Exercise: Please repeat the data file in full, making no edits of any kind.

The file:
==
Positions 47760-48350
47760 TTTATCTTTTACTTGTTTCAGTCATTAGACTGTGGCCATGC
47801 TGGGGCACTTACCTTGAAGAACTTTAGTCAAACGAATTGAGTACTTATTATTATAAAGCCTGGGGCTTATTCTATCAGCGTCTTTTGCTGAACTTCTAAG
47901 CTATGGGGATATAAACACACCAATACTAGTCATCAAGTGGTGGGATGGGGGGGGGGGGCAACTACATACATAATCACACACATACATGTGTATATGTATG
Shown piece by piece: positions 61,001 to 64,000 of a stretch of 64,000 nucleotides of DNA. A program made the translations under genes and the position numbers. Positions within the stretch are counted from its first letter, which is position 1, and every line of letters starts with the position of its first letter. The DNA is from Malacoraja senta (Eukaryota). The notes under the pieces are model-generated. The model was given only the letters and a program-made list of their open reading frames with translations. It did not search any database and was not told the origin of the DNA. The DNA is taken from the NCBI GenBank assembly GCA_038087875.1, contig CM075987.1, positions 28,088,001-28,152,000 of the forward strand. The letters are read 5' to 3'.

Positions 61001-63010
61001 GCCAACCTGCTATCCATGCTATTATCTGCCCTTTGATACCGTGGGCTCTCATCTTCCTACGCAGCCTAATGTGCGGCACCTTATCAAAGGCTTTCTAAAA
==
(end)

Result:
Positions 47760-48350
47760 TTTATCTTTTACTTGTTTCAGTCATTAGACTGTGGCCATGC
47801 TGGGGCACTTACCTTGAAGAACTTTAGTCAAACGAATTGAGTACTTATTATTATAAAGCCTGGGGCTTATTCTATCAGCGTCTTTTGCTGAACTTCTAAG
47901 CTATGGGGATATAAACACACCAATACTAGTCATCAAGTGGTGGGATGGGGGGGGGGGGCAACTACATACATAATCACACACATACATGTGTATATGTATG
Shown piece by piece: positions 61,001 to 64,000 of a stretch of 64,000 nucleotides of DNA. A program made the translations under genes and the position numbers. Positions within the stretch are counted from its first letter, which is position 1, and every line of letters starts with the position of its first letter. The DNA is from Malacoraja senta (Eukaryota). The notes under the pieces are model-generated. The model was given only the letters and a program-made list of their open reading frames with translations. It did not search any database and was not told the origin of the DNA. The DNA is taken from the NCBI GenBank assembly GCA_038087875.1, contig CM075987.1, positions 28,088,001-28,152,000 of the forward strand. The letters are read 5' to 3'.

Positions 61001-63010
61001 GCCAACCTGCTATCCATGCTATTATCTGCCCTTTGATACCGTGGGCTCTCATCTTCCTACGCAGCCTAATGTGCGGCACCTTATCAAAGGCTTTCTAAAA